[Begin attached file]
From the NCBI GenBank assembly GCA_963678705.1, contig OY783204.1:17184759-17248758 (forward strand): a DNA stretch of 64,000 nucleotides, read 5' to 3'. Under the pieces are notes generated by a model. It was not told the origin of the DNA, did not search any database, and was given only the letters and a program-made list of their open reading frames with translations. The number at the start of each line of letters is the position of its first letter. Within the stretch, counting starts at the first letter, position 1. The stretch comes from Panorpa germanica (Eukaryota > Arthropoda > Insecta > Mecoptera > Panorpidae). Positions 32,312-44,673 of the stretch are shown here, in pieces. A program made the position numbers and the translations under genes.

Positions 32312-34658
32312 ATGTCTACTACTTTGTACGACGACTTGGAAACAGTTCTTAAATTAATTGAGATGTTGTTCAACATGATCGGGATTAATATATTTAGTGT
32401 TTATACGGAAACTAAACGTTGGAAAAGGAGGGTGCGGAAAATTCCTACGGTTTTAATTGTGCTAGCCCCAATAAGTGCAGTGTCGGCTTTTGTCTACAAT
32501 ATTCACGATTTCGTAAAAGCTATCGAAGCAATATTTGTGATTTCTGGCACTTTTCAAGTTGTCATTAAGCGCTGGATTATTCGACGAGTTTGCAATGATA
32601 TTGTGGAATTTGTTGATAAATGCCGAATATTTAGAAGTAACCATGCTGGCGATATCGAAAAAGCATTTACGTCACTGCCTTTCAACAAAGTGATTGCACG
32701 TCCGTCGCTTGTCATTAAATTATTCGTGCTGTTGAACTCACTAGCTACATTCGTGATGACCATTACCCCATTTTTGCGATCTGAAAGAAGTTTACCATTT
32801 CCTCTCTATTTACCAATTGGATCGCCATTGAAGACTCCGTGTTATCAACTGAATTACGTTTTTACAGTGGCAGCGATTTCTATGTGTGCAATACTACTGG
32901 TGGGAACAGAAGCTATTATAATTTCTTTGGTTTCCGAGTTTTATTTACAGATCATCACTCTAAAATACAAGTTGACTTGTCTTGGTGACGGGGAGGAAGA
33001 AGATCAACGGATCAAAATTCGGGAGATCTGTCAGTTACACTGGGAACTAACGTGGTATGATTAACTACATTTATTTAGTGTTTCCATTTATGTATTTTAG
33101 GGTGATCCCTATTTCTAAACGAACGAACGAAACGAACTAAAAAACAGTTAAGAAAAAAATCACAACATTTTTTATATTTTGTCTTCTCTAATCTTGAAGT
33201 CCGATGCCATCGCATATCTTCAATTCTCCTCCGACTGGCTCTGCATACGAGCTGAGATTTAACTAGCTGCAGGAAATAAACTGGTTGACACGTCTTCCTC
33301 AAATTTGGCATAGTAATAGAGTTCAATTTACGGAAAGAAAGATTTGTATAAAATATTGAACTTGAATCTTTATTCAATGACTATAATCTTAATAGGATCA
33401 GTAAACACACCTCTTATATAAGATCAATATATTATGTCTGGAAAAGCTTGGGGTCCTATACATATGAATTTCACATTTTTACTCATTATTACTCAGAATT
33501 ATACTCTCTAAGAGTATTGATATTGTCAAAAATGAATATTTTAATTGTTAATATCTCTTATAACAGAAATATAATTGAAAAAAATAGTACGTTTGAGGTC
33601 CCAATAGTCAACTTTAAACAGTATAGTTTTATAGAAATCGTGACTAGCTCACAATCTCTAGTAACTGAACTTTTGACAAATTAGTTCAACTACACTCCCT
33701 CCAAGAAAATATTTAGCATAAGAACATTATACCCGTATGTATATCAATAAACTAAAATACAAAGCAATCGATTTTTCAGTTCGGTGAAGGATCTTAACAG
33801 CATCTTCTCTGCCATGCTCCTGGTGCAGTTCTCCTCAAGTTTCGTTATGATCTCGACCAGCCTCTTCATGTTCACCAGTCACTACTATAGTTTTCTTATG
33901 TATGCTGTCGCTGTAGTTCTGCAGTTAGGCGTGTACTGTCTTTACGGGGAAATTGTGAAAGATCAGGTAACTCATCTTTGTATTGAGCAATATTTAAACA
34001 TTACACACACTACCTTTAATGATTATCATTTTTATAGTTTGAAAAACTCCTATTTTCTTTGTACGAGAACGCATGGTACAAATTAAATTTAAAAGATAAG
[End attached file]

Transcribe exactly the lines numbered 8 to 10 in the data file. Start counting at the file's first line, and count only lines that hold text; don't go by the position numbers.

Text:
32801 CCTCTCTATTTACCAATTGGATCGCCATTGAAGACTCCGTGTTATCAACTGAATTACGTTTTTACAGTGGCAGCGATTTCTATGTGTGCAATACTACTGG
32901 TGGGAACAGAAGCTATTATAATTTCTTTGGTTTCCGAGTTTTATTTACAGATCATCACTCTAAAATACAAGTTGACTTGTCTTGGTGACGGGGAGGAAGA
33001 AGATCAACGGATCAAAATTCGGGAGATCTGTCAGTTACACTGGGAACTAACGTGGTATGATTAACTACATTTATTTAGTGTTTCCATTTATGTATTTTAG